121. Ulland, T.K.; Song, W.M.; Huang, S.C.-C.; Ulrich, J.D.; Sergushichev, A.; Beatty, W.L.; Loboda, A.A.; Zhou, Y.; Cairns, N.J.; Kambal, A.; et al. TREM2 Maintains Microglial Metabolic Fitness in Alzheimer’s Disease. Cell 2017, 170, 649–663. [Google Scholar] [CrossRef] [PubMed]
  122. Zhao, Y.; Wu, X.; Li, X.; Jiang, L.L.; Gui, X.; Liu, Y.; Sun, Y.; Zhu, B.; Pina-Crespo, J.C.; Zhang, M.; et al. TREM2 Is a Receptor for beta-Amyloid that Mediates Microglial Function. Neuron 2018, 97, 1023–1031. [Google Scholar] [CrossRef] [PubMed]
  123. Hyman, B.T.; Holtzman, D.M. Apolipoprotein E levels and Alzheimer risk. Ann. Neurol. 2015, 77, 204–205. [Google Scholar] [CrossRef] [PubMed]
  124. Terwel, D.; Steffensen, K.R.; Verghese, P.B.; Kummer, M.P.; Gustafsson, J.-A.; Holtzman, D.M.; Heneka, M.T. Critical Role of Astroglial Apolipoprotein E and Liver X Receptor-α Expression for Microglial Aβ Phagocytosis. J. Neurosci. 2011, 31, 7049–7059. [Google Scholar] [CrossRef] [PubMed]
  125. Cammer, W. Oligodendrocyte-Associated Enzymes. In Oligodendroglia. Advances in Neurochemistry; William, N., Ed.; Springer: Boston, MA, USA, 1984; pp. 199–232. [Google Scholar]
  126. Xu, Q.; Li, Y.; Cyras, C.; Sanan, D.A.; Cordell, B. Isolation and characterization of apolipoproteins from murine microglia. Identification of a low density lipoprotein-like apolipoprotein J-rich but E-poor spherical particle. J. Biol. Chem. 2000, 275, 31770–31777. [Google Scholar] [CrossRef] [PubMed]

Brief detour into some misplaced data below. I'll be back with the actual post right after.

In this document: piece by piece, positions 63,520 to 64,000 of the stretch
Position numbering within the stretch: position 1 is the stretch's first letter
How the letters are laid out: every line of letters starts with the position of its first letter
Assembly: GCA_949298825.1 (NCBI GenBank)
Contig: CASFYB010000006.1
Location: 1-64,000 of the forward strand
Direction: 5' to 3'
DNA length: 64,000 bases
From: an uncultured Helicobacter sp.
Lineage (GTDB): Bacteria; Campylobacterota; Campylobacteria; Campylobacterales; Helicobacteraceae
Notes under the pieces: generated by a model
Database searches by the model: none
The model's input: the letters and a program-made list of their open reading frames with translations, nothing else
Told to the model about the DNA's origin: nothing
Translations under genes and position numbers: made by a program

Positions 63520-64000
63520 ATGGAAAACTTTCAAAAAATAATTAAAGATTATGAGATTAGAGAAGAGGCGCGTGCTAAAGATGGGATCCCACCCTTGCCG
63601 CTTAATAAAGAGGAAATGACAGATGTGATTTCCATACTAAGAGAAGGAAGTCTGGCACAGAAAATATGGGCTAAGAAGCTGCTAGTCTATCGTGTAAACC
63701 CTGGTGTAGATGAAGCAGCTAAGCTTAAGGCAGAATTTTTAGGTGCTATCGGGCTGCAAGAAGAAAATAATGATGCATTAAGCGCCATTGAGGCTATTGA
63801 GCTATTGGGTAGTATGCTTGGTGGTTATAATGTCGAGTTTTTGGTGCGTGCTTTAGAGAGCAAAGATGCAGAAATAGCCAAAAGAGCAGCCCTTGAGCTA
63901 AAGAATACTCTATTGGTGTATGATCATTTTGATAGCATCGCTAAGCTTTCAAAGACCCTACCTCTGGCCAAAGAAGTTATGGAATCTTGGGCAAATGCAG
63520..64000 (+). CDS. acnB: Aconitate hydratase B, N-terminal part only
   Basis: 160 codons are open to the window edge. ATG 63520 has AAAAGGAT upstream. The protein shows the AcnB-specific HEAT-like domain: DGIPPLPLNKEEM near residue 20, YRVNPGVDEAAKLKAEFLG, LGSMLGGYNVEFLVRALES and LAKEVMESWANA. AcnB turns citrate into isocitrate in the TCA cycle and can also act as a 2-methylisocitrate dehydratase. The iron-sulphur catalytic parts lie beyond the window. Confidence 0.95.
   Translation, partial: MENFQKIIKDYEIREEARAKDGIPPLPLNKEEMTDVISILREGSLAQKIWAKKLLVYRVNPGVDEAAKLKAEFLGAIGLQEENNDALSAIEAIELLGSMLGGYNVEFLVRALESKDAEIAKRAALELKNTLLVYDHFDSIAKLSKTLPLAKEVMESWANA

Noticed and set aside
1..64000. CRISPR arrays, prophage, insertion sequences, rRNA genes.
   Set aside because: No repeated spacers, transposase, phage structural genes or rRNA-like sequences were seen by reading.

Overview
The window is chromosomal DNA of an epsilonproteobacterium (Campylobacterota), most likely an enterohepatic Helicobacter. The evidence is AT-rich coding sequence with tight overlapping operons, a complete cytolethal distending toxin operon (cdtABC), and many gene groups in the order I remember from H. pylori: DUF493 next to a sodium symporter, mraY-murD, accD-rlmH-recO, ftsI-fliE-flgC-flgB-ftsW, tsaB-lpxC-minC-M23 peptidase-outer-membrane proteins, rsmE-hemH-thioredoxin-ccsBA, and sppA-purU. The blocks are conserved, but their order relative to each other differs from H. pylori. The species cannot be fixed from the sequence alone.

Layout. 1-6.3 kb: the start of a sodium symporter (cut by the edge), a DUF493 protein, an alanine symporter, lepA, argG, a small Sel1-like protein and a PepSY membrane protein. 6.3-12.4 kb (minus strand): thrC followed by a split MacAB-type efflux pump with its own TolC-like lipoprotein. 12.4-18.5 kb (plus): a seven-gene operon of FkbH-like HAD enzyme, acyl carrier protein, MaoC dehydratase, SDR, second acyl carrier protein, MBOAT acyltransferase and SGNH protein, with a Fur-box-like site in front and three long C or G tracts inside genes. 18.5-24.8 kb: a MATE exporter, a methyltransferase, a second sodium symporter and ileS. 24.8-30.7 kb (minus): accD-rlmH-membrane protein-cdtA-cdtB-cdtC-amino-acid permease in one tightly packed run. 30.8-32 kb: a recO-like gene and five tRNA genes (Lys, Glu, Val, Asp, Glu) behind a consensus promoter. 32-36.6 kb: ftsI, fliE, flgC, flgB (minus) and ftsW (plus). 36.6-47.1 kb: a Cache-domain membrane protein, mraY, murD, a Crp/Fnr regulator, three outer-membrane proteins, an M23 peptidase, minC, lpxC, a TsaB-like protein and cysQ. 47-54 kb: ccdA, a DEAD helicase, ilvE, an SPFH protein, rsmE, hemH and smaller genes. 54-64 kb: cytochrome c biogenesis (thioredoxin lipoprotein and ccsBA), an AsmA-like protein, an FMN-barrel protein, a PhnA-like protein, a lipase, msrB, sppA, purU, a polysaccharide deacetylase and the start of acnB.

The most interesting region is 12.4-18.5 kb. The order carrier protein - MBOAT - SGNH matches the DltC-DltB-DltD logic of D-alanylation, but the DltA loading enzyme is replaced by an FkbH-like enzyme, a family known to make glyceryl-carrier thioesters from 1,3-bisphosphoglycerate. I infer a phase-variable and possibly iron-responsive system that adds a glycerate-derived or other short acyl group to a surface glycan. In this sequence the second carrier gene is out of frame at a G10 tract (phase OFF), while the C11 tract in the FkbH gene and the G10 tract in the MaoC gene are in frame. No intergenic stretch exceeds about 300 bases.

127. Cudaback, E.; Li, X.; Montine, K.S.; Montine, T.J.; Keene, C.D. Apolipoprotein E isoform-dependent microglia migration. FASEB J. 2011, 25, 2082–2091. [Google Scholar] [CrossRef] [PubMed] [Green Version]
  128. Mandrekar-Colucci, S.; Karlo, J.C.; Landreth, G.E. Mechanisms underlying the rapid peroxisome proliferator-activated receptor-γ-mediated amyloid clearance and reversal of cognitive deficits in a murine model of Alzheimer’s disease. J. Neurosci. 2012, 32, 10117–10128. [Google Scholar] [CrossRef] [PubMed]
  129. Ayton, S.; Faux, N.G.; Bush, A.I. Alzheimer’s Disease Neuroimaging Initiative, A.s.D.N. Ferritin levels in the cerebrospinal fluid predict Alzheimer’s disease outcomes and are regulated by APOE. Nat. Commun. 2015, 6, 6760. [Google Scholar] [CrossRef] [PubMed]
  130. Ali-Rahmani, F.; Schengrund, C.-L.; Connor, J.R. HFE gene variants, iron, and lipids: A novel connection in Alzheimer’s disease. Front. Pharmacol. 2014, 5, 165. [Google Scholar] [CrossRef] [PubMed]
  131. McLachlan, D.R.C.; Kruck, T.P.A.; Kalow, W.; Andrews, D.F.; Dalton, A.J.; Bell, M.Y.; Smith, W.L. Intramuscular desferrioxamine in patients with Alzheimer’s disease. Lancet 1991, 337, 1304–1308. [Google Scholar] [CrossRef]
  132. Palanimuthu, D.; Poon, R.; Sahni, S.; Anjum, R.; Hibbs, D.; Lin, H.Y.; Bernhardt, P.V.; Kalinowski, D.S.; Richardson, D.R. A novel class of thiosemicarbazones show multi-functional activity for the treatment of Alzheimer’s disease. Eur. J. Med. Chem. 2017, 139, 612–632. [Google Scholar] [CrossRef] [PubMed]